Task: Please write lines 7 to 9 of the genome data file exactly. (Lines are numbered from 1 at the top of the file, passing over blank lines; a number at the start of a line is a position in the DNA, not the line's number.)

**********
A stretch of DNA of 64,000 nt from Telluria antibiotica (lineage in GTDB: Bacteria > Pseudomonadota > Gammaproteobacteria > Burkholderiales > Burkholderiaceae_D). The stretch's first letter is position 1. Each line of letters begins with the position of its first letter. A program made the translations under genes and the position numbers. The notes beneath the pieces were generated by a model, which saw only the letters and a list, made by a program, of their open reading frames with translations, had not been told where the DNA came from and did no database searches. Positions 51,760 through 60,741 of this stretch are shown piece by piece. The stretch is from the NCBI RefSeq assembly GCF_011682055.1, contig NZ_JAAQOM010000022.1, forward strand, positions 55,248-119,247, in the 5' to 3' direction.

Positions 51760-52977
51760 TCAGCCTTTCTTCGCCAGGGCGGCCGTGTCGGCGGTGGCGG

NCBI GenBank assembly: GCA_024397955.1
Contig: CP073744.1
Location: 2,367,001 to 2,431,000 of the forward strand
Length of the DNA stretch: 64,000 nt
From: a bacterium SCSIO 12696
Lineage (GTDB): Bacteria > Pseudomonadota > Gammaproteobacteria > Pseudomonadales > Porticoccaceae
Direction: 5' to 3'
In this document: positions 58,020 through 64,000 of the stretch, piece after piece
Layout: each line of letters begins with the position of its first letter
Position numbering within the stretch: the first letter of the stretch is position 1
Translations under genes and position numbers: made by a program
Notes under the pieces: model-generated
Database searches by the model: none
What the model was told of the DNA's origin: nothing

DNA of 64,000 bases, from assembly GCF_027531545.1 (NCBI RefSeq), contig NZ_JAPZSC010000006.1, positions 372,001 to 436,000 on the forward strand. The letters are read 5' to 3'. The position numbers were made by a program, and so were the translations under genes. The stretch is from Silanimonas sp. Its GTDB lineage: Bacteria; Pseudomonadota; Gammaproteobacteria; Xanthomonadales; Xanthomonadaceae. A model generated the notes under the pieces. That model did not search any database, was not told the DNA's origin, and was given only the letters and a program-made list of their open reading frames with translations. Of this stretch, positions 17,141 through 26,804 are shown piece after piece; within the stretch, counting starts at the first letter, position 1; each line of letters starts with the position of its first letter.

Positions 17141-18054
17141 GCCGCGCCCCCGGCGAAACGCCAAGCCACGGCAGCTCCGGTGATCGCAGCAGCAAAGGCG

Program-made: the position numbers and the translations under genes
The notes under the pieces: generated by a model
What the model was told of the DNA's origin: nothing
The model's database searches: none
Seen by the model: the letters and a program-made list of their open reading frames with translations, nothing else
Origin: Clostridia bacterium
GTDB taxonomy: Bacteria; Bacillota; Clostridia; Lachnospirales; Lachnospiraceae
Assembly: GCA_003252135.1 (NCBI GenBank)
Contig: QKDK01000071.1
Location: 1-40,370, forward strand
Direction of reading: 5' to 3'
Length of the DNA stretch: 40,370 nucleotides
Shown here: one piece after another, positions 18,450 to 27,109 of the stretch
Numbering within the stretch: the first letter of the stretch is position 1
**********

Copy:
Length of the DNA stretch: 64,000 nt
From: a bacterium SCSIO 12696
Lineage (GTDB): Bacteria > Pseudomonadota > Gammaproteobacteria > Pseudomonadales > Porticoccaceae